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We heard last week that the Nexus 4 would be back up for sale from T-Mobile directly starting January 23rd, and it has shown up right on time. Provided you're willing to sign up for 2 years on a Classic Plan at T-Mobile the 16GB Nexus 4 can be yours for $199.99, or if you decide to keep it off-contract (seriously consider this route) you can have it for $499.99 after mail-in rebate.

We're not sure how many are available, but hopefully it's enough to at least let some people have their chance at the latest Nexus. As for proper availability in the Play Store at $299 and $349... who knows. Here's hoping that this new wave of stock to T-Mobile means there's more on the way to Google as well.

Source: T-Mobile; Thanks, Frank!

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3 years ago

New LagFix application promises to fix mystery lag on some devices

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LagFix is an app (rooted phones only) with an unimaginative name that uses a standard Linux tool to help fix "lag" on Android devices. Lag is a term that gets thrown around pretty liberally, without any real definition attached to it. In this case, I'm familiar with the tool being used so I know what this app attempts to address -- times when your system is stopped, waiting on the memory controller to be told which storage blocks are free and which are in use, so it knows where it can write data to the device storage. While this is happening, the system is halted until the memory controller gets the answer it needs. This is a standard process in every operating system, and in reality is a lot more complicated than I've explained here. For our purposes today, this covers the important things to know.

This can be done on the fly (and this is how stock Android does things) or it can be done using a Linux utility called Fstrim. When a stock Android system does it on the fly while data is being written, sometimes some folks (this is important, and we'll talk more about it later) see their device slow down while the memory controller is waiting to know which storage blocks are in use, and which are free. People call this a form of lag, and lag is universally hated. 

A solution, one often used on Linux desktops, is to use the Fstrim utility. It goes through the storage and tells the memory controller which blocks are really free, and which are in use. The memory controller doesn't have to ask, because it has just been told. Eventually, this all changes and the memory controller needs told again. On the desktop, people set up Fstrim to run at a specific interval to keep things in sync. 

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3 years ago

AT&T buys Alltel for $780 million, gains spectrum and 585,000 customers

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AT&T has announced today that it will completely acquire the Alltel brand and assets from Atlantic Tele-Network, Inc. for $780 million in cash. This purchase encompasses all of the Alltel assets, from spectrum, network licenses and wireless properties to retail store locations and about 585,000 subscribers. That's a good number of customers that will come under the AT&T umbrella, but what's likely more valuable is the spectrum holdings that AT&T will gain.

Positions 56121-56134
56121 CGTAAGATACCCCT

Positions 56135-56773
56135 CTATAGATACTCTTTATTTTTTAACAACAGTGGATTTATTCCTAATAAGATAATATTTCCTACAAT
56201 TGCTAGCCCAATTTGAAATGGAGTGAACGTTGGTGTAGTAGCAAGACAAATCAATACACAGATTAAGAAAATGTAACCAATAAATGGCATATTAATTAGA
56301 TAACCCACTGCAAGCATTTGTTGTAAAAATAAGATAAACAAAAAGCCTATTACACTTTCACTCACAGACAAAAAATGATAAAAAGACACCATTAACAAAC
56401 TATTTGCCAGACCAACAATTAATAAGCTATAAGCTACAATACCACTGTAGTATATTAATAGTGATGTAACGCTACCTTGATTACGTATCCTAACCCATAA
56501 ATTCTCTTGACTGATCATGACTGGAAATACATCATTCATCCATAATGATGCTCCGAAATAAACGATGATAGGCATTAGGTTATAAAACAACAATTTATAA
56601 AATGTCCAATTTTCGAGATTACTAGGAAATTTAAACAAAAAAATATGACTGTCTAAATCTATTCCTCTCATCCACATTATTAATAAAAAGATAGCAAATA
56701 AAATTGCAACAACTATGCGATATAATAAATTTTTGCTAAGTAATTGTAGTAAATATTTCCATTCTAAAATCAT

Alltel currently operates mostly in rural areas of Georgia, Idaho, Illinois, North Carolina, Ohio and South Carolina -- covering about 4.6 million people. Spectrum gains in these areas are in the 700, 850 and 1900MHz bands, which compliments AT&T's network deployment nicely. It's a cheap, all cash acquisition that will help AT&T continue its LTE rollout into the future.

Source: AT&T

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3 years ago

Google reiterates Motorola still in transitional phase, with 12- to 18-month product roadmap

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As part of its Q4 2012 earnings call, Google execs expanded on the current status of Motorola, the division's financials and future integration between the companies. Responding to a question about the current state of Motorola's financials, Senior VP and Chief Financial Officer Patrick Pichette reiterated that when Google purchased Motorola it inherited a 12- to 18-month product pipeline that isn't easily changeable. Google bought Motorola, which already had products promised to customers. That's business.

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3 years ago

Google CEO: Fixing supply woes 'a priority for our team'

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Larry Page, from this afternoon's Q4 2012 earnings call:

Clearly, there’s work to be done managing our supply better, as well as building a great customer experience.  And that is a priority for the teams.

Certainly nothing there we didn't know -- the Nexus 4 is still unavailable on Google Play, and the Nexus 7 and Nexus 10 tend to come and go as well.

But it is nice to hear the boss acknowledge it.

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3 years ago

Google's Q4 2012: Revenue at $14.42 billion, not counting Motorola

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Google has just posted its earnings for the fourth quarter of 2012. The big strokes:

  • Some $14.42 billion in revenue, up 36 percent compared to Q4 of 2011. 
  • Motorola, which Google continues to operate as a separate company, saw revenue of $1.51 billion, but an operating loss of $353 million.